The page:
High school art has taken over The Corner Gallery and nabbed space for the first time in the 27th annual Made in Clarkdale exhibit.
This year's exhibit features the work of more than 50 local artists, beginning with a gala opening on Dec. 6. With so many artists and a limited amount of space, most of the student work will occupy The Corner Gallery.
Advanced and AP studio art teacher Tyler Novak while the students are constantly hanging work and submitting to competitions, this is the first time they've been offered a gallery space.
"The students taking ownership with hanging work and coming in and putting a show on is just absolutely thrilling," Novak said. "The access to this space is really special."
Made in Clarkdale chairperson Greg Jiede said after his group gained 501 (c) 3 nonprofit status last year, they included an educational component in their mission statement.
The show will eventually have enough space to display all the artists together but, with local artists participating in Made in Clarkdale's exhibit and the Corner Gallery empty, Jeide said it made sense to allow the Mingus students to display their work in a separate venue still connected to the main event.
"So this comes as a nice shot to get in part of our mission statement to support art education and to get them exposure," he said.
The Corner Gallery will continue displaying student work after the show ends Dec. 15 so that on Dec. 17, the students get to meet the artists who participated in Made in Clarkdale, the first step in creating a mentoring program.
"One of the things we're trying to do is put artists in touch with educational opportunities and vice versa," Jeide said. "A couple of the artists have been through (the gallery) and they said to me, these kids are really good."
Students will also host a holiday event at the gallery Dec. 20, complete with hot cider and caroling by Mingus choir students.
Clarkdale residents Isabel and John Erickson work with Art in Public Places, bringing high school work to local venues and inviting students to participate in an annual art show.
Isabel said the Made in Clarkdale group approached her to get students into the exhibit this year.
"We hope to encourage the public to go back and forth between the two locations throughout the show," she said.
Pieces by senior AP Studio Art student and Clarkdale resident Haley Backus are going to be in the Made in Clarkdale exhibit. Some of her work is currently hanging in the Corner Gallery's front window.
"I kind of felt, in the nature of the Made in Clarkdale show, that she should have pieces displayed at the actual exhibit," Novak said.
Novak said having access to the gallery provides an invaluable and irreplaceable learning experience.
"This year, our goal was just to bring in good work and put on a good show and work with made in Clarkdale and make sure this was something that would be special and well-received," he said.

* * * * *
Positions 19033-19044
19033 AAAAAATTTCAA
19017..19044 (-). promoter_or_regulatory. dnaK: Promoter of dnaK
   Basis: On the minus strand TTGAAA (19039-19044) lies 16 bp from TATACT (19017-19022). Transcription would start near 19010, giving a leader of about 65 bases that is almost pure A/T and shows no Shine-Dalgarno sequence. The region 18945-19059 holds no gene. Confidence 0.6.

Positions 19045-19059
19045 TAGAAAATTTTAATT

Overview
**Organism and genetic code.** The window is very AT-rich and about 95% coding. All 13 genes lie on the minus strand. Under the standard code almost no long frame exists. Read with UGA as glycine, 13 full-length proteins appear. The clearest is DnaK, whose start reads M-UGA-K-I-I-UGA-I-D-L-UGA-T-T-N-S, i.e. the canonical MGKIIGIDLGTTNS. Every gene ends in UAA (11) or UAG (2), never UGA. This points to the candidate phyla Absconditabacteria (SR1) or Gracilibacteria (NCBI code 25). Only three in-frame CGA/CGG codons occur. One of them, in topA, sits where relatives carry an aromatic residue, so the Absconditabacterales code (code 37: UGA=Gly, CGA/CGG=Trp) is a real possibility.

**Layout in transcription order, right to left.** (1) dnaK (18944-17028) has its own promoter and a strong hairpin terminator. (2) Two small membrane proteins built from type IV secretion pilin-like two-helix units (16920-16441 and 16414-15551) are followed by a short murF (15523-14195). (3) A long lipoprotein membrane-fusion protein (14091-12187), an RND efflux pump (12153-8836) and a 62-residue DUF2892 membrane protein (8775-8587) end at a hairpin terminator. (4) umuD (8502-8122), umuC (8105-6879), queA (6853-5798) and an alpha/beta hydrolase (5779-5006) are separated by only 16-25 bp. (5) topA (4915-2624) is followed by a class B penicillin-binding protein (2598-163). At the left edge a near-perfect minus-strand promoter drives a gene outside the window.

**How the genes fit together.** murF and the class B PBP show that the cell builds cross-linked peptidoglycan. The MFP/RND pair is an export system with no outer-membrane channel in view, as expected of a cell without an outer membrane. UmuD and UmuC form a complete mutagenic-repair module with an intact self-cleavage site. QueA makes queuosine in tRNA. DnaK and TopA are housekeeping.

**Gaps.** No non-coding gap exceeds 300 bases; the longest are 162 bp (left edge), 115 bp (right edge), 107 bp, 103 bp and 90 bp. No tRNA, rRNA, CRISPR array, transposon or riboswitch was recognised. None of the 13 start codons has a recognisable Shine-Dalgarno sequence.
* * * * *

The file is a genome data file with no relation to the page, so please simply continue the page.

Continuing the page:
Many of the students are going on to AP Studio Art next year and need to build portfolios, so they aren't selling their work like the professional artists who are participating.
"It's all based on the intrinsic desire to produce and express and create," Novak said. "They don't make this to sell it, they make this to express something."
People will still be able to commission paintings from artists whose work is on display, Novak said.
Novak put out the call to his students, asking that they volunteer their time, and they were flowing in and out of the gallery Tuesday night to set up the show.
"The kids are invested in what they're doing and they take a lot of pride, wanting to come and be part of this and work," he said.
Students in AP Studio Art pick a concentration, or main focus, and create breadth pieces that show proficiency in various madiums like still life and figure drawing.
Senior AP Studio Art student Paige Bloniarz said her concentration is in using ceramics and 3-D art to create pieces that appear to defy gravity.
"It is pretty cool seeing your own pieces in a gallery other than just seeing it in a classroom," she said. "Seeing the groups, seeing how well all the pieces work together, and how they were all drawn at completely different times by completely different people but they can all still be tied together, is really neat."
Students got to choose which of their paintings they wanted to display.
"We've been working on all our pieces for shows and stuff, so we all picked our favorite pieces and the pieces we thought would be showcased the best, and we brought those in," she said.
Senior AP Studio Art student Tina VanDerHorst mostly paints, and said the process of setting up the gallery has been interesting.
"It's nice seeing them all up and combined together that have really different backgrounds and different people," VanDerHorst said.
Junior advanced art student Ryan Young is displaying a three-canvas painting, one of which was hung upside down at a previous show.
"It's kind of nice having them put up the way we want them put up," Young said. "We got to put our pieces together and see how they flow together."
Junior advanced art student Riley McClellan has a charcoal piece hanging in the exhibit.
"It's been really cool seeing everyone else's pieces," McClellan said. "I really like their ideas."